‘Why investors shun NCC’s broadband spectrum auction’
Operators seek 30 per cent slash in cost
Telecommunications operators on Monday in Lagos, revealed reasons behind the low investors’ response that greeted the auction conducted by the Nigerian Communications Commission’s (NCC) in the 2.6GHz spectrum earlier in the year.
The 2.6GHz spectrum is a broadband spectrum.
It will be recalled that only MTN bided and was announced winner of six lots out of the available 14 lots in the 2.6GHz spectrum licence in June. MTN paid N19.2 billion for the licence.
If the auction had got enough industry responses both local and international, in terms of investments, NCC would have raked in about N44 billion into the Federal Government’s coffers.
However, that was not to be, because of some loopholes in the process as identified by some operators at the NCC organized postmortem forum on the 2.6GHz auction.
The Director, Spectrum Administration at NCC, Austin Nwaulune, told the audience at the forum that NCC organised the postmortem forum to find out what went wrong with the auction exercise that forced the operators to back out from the exercise. He said that with various feedbacks got, the commission would subsequently be able to make proper adjustments in the future.
As such, most of the operators, who attended the forum, claimed not to have been comfortable with the conditions for the auction exercise, hence their reasons for backing out of the process.
They challenged NCC to the fact that every auction exercise, where the highest bidder wins has the characteristics of being lopsided, and designed to favour only big operator, which has the financial capability, to the detriment of small operators, whose financial base is not that strong.
The operators expressed reservations about reserved price of $16 million per lot, which they claimed was on the very high side, especially now that the country is going through recession.
According to them, most operators withdrew from the race after discovering that the conditions for the auction would pose serious business risk for them thereafter.
Spectranet Chief Executive Officer, David Venn, who opened the floor, stressed that the current auctioning process adopted by NCC, though transparent, favours big telecommunications operators with dip pockets which does not provide for equal opportunity to all players.
Regulatory Affairs, Manager, Ntel, Osondu Nwokoro, noted that difficulty in access foreign currency also played a very big role why operators did not bid for the spectrum.
“With the current foreign exchange issues in the country, it is difficult to get foreign investors to buy at reserved price. More so, accessing funding locally through the banks is also difficult with the current economic realities in the country,” he said.
From Etisalat’s point of view, the company’s Director, Regulatory and Corporate Social Responsibility, Ikenna Ikeme, said lack of access to local funding, especially from banks in the country, made telecoms business very difficult, and also slowed down investment in the sector.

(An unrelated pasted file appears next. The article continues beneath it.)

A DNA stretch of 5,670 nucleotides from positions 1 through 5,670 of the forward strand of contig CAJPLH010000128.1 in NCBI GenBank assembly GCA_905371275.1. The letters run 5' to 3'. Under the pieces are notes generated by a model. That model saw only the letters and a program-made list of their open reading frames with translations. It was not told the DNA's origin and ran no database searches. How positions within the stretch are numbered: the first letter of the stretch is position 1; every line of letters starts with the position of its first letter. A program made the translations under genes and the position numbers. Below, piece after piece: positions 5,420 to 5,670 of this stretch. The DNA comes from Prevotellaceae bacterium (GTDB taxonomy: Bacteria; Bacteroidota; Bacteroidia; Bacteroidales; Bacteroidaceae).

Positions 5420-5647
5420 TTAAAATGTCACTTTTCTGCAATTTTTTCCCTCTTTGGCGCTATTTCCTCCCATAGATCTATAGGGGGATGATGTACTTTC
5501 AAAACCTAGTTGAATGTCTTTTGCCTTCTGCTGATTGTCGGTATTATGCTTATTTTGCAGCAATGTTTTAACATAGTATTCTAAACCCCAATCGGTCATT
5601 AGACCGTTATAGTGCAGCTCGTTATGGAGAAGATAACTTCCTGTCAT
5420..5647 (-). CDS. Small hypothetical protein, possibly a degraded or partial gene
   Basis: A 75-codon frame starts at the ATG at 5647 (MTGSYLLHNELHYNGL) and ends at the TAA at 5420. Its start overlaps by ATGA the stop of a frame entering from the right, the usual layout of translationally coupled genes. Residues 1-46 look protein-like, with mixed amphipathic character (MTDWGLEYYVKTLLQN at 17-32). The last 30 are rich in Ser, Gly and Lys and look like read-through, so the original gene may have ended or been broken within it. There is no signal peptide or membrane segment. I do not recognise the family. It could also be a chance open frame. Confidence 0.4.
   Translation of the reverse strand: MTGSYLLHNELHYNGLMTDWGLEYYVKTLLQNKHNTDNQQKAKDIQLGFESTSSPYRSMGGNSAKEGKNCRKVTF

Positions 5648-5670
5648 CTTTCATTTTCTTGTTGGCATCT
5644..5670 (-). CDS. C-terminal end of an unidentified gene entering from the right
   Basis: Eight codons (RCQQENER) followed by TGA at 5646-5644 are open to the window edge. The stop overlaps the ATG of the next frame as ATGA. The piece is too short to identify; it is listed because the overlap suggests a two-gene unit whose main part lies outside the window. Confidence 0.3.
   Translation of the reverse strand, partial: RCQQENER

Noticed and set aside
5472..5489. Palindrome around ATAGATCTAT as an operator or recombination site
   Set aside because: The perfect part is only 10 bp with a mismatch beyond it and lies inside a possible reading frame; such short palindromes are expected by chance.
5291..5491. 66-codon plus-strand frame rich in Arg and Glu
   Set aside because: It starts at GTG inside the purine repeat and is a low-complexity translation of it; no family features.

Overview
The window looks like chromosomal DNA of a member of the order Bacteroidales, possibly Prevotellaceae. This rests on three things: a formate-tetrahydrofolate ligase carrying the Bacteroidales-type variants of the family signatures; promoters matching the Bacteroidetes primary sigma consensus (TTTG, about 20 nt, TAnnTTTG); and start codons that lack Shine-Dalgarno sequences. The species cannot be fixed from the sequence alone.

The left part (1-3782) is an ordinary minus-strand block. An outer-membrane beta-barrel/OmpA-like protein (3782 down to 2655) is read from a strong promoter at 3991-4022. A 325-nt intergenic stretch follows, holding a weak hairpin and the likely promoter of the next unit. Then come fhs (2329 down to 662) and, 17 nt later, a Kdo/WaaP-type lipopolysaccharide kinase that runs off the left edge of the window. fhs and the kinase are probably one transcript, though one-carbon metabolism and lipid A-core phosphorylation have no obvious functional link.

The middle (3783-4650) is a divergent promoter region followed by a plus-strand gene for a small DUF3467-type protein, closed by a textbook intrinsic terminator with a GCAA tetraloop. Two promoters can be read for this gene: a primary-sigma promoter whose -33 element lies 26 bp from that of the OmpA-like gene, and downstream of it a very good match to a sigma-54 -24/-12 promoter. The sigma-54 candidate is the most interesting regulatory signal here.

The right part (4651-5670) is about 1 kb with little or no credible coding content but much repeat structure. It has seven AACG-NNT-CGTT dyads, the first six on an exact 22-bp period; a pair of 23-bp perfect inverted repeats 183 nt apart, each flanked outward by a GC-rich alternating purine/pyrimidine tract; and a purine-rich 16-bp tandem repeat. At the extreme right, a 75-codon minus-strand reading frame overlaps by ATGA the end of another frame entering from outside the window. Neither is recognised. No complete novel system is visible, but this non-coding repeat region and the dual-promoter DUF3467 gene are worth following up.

A director at Airtel, Lateef Akintunde, was of the opinion that the reserved bid price of $16 million per lot was on the high side. He explained that the cost of spectrum rollout was also expensive and must be factored in when bidding for any in the future.
Earlier in his opening address, the Executive Vice Chairman of NCC, Prof. Umar Danbatta, who was represented by the Director of Public Affairs, Tony Ojobo, noted that despite the challenges faced by the country, the evolution of the telecommunications industry has been profound over the last 15 years.
Danbatta said the commission in consonance with its practice of collaborative regulation, seeks to get useful industry feedback on the auction with the aim of ensuring the effective and efficient usage of available spectrum bands for the delivery of broadband Internet access to Nigerians.
Going forward, while the operators demanded a 30 per cent reduction in the cost of selling frequency spectrum to them in Nigeria, Venn suggested revenue sharing framework where operators that emerged winners pay some amount of money while the balance could be recovered through revenue sharing system in the course of service operation with the spectrum.
This, according to him will attract a lot of investors as against the current system that does not have good business case to sell to shareholders.
The Spectranet boss also urged NCC to allow for spectrum sharing or trading as well as active infrastructure sharing that will encourage operators to roll out services.
He pointed out that as at the time NCC was considering the auction exercise, the price of data had already crashed in the telecoms market, a situation that affected the revenue generation of operators to bid for the 2.6GHz spectrum, which he claimed had always attracted heavy capital investment.
Iheme urged NCC to look at making available Universal Service Provision Fund (USPF) to operators for service roll out after paying for spectrum. According to him, ‘paying for spectrum is one thing while rolling out service with the spectrum is another which makes spectrum useful.’
From GSMA’s perspective, its Policy Manager, Spectrum, Kamal Tamawa, suggested going forward that NCC should look at the possibility of combining an expensive spectrum like 2.6 GHz, with other cheaper spectrum like the 700MHz and 800MHz spectrum that are less expensive, so as to attract investors.